The world’s wind power capacity could top 800 GW by 2021, according to the Global Wind Energy Council (GWEC).

In its annual Global Wind Report market update, the trade group said over 54 GW of wind capacity were installed in 90 countries in 2016, with 29 countries crossing the 1 GW mark and installed capacity in nine countries surpassing 10 GW.

At the end of 2016, global installed wind capacity reached 486 GW, an increase of 12.6 per cent on 2015’s numbers.

China continued to lead the way, installing 23 GW. And the nation will continue to lead over the next five years, with an expected capacity increase of almost 65 per cent by 2021. Anticipation of a cut in the feed-in tariff scheduled for 2018 is predicted to further stimulate growth this year.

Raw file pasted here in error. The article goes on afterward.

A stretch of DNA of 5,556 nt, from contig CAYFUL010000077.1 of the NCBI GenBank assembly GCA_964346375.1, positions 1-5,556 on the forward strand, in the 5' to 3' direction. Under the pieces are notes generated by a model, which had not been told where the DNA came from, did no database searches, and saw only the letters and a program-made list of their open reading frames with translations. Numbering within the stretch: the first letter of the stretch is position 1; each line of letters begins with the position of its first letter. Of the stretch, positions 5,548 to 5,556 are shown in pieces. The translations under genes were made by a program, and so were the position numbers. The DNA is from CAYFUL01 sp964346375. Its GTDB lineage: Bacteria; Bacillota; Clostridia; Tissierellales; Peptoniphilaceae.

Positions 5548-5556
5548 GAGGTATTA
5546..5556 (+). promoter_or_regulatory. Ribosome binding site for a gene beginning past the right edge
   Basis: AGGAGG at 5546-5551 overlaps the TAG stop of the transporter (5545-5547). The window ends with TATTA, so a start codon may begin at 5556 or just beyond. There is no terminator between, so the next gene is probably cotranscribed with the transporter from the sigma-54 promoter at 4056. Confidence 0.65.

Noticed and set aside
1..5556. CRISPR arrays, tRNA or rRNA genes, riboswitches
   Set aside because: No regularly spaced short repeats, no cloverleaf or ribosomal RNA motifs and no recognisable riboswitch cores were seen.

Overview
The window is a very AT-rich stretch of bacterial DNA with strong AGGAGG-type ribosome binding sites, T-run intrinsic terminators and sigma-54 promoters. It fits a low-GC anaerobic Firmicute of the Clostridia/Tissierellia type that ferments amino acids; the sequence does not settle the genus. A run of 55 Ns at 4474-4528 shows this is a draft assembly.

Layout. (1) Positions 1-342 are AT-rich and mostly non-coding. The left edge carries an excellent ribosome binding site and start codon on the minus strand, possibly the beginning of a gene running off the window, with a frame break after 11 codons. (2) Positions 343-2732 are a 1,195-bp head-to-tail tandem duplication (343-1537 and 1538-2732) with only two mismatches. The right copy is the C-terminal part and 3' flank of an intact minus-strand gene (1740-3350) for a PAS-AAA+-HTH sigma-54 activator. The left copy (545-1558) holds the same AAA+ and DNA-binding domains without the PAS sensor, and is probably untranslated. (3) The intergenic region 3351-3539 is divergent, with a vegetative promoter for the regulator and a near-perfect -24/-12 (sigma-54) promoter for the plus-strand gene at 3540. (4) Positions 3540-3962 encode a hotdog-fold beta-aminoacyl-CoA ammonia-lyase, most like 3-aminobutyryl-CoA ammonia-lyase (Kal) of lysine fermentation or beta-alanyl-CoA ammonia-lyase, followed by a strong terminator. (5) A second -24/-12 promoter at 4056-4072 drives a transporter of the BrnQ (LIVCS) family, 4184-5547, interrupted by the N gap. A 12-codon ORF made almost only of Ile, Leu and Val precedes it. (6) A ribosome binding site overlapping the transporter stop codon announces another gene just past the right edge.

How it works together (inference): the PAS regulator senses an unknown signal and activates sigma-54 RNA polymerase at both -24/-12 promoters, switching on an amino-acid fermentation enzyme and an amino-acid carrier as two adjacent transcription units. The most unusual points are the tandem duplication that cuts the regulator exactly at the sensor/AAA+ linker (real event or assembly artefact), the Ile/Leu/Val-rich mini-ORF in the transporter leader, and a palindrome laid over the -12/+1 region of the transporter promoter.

India moved into fourth place in the rankings with a record 3612 MW of new installations. Germany, in third place, passed the 50 GW mark with installations totalling 5443 MW. And despite some policy uncertainty, the US maintained its second-place rank with 8203 MW installed.

One growing market driver recognized by GWEC is the direct corporate sourcing of wind power through power purchase agreements (PPAs) or building on-site windfarms. Led by giants such as Amazon, Google, Microsoft, Dow Chemical and 3M, this trend saw more than 50 corporations procure 1574 MW through PPAs in 2016, and 24 per cent of the wind capacity installed in 2016 had a corporate buyer.

According to GWEC, the world’s wind industry ended 2016 “in good shape, with solid prospects for 2017 and beyond” and continuing improvements in economics, as evidenced by a record low price of around $30/MWh for the winning tender in Morocco and “very competitive” prices in auctions around the world.